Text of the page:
• United States
by James Gaskin, Network World Global Test Alliance

Linksys debuts low-cost NAS server

Jan 20, 20034 mins

For small-office file sharing and added storage, this ‘turn on and forget’ box is tough to beat.

Fortune cookies say a man with two watches never really knows the time. Similarly, an office with two PCs is never sure where its files are until it shares storage space.

But moving up to a traditional file server running a network operating system means a big price tag and new management chores. An alternative is Linksys’ new EFG80 EtherFast Instant GigaDrive, a network-attached storage (NAS) device. This entry-level file server provides 80G bytes of shared storage, password-protected directories, a print server, and 10Base-T and 100Base-T support.

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Priced at about $500, the device costs more than adding a comparable hard disk to an existing PC. However, the EFG80 offers justifications for adding storage this way.

First, although sharing hard disks between Windows desktops is less expensive, the method offers weaker performance and security. The EFG80 runs an embedded Linux operating system so it can support more users than any Windows nonserver desktop system. Adding users, passwords and private directories forces better security than the Windows “share everything” mode often used by default. Moreover, leaving the EFG80 running and always available is no problem.

Second, the EFG80 is expandable, offering space for another hard disk up to 120G bytes. You also can replace the existing 80G-byte drive with a 120G-byte model, increasing the storage to 240G bytes.

Finally, the EFG80 includes a Dynamic Host Configuration Protocol (DHCP) server, so it can allocate IP addresses to all the PCs on your LAN. But your Internet router likely offers DHCP services, your DSL or broadband cable provider cannot reconfigure or crash the EFG80. Connections all revolve around Windows peer-to-peer network protocols, particularly the Workgroup networking used in small networks. Unlike some other NAS devices, the EFG80 doesn’t support Macintosh clients directly, but they can gain access to files through Web access or FTP. Linux systems can make connections using built-in Windows network tools.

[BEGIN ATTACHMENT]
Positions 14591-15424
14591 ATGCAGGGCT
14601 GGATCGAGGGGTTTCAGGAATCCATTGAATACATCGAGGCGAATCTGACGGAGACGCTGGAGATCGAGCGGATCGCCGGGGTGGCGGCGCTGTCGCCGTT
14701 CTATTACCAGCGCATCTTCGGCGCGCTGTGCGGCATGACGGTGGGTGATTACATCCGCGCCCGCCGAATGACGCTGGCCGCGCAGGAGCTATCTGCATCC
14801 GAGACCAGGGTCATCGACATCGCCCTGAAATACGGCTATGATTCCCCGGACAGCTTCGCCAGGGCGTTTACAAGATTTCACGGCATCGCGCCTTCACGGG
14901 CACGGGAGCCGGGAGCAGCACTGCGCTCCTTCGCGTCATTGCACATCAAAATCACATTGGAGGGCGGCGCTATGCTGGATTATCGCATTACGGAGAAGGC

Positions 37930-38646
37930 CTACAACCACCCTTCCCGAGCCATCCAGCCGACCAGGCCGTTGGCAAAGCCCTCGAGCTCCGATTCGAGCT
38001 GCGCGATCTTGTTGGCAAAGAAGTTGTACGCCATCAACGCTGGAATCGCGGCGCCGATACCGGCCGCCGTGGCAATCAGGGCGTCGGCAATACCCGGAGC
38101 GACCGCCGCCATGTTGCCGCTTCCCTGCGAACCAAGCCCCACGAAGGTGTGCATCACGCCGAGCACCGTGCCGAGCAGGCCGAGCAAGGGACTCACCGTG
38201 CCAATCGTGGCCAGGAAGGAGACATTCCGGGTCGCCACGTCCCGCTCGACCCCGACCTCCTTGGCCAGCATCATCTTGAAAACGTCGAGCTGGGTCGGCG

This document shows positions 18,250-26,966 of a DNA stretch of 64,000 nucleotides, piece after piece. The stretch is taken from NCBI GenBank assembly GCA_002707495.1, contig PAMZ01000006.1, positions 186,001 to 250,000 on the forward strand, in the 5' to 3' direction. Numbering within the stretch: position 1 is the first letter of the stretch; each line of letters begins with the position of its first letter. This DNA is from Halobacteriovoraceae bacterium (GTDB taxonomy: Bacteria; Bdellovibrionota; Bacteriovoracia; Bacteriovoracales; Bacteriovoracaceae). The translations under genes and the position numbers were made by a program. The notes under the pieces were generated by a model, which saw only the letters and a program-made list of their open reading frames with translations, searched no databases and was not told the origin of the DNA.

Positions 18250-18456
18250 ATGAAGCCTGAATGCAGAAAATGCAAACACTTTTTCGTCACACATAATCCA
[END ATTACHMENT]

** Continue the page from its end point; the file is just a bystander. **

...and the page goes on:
Installation is quick and easy, and you can attach the EFG80 to a single PC for an external disk (an expensive disk-adding option, but faster with Ethernet than the USB 1.0 options) or put it on your LAN by linking it to a wiring hub, assuming you have a network with TCP/IP enabled on your computers. Linksys includes a CD-ROM disk with a setup wizard, and a well-illustrated manual that stresses the importance of backing up files beforehand to prevent data loss.

Administration is straightforward. You provide the system’s network name, set the time zone and decide whether to allow standard FTP access. Users can connect as “guest” users with full access to all defined disk shares, or you can add users and set aside private disk areas for each. Even the most technophobic user can set up this default level of sharing the entire disk, and setting up individual names and private directories takes only slightly more ability. Under the Advanced heading, you can set up and administer user groups.

There isn’t a way to query existing servers to gather user names because this product is geared to be the first shared server on a network. The EFG80 can be configured to send e-mail alerts to two addresses when there’s low disk space or drive failure. Though handy, the print server gives little control through the administration screens.

If you hang your EFG80 on the public Internet, users can connect via FTP or any Web browser. Using the browser, clients can download files but not upload. FTP allows both and also provides security by assigning FTP users to private directories.

Some improvements we’d like to see include Macintosh client support, control over the print queue to see and manage waiting print jobs, and utilities that help users automate a desktop back-up process to the NAS. Adding the print server and easy expansion makes this box stand out in a NAS field.

EFG80 EtherFast Instant GigaDrive


Company: Linksys, (800) 546-5797 Cost: $500 to $600. Pros: Easy installation, expandable, good small-office alternative to file server. Cons: Limited control over print server.  
Setup & installation 30%  3
Management flexibility 30%  3
Security control & management 30%  2
Documentation 10%  3


Individual category scores are based on a scale of 1 to 5. Percentages are the weight given each category in determining the total score. Scoring Key: 5: Exceptional showing in this category. Defines the standard of excellence; 4: Very good showing. Although there may be room for improvement, this product was much better than the average; 3: Average showing in this category. Product was neither especially good nor exceptionally bad; 2: Below average. Lacked some features or lower performance than other products or than expected; 1: Consistently subpar, or lacking features being reviewed.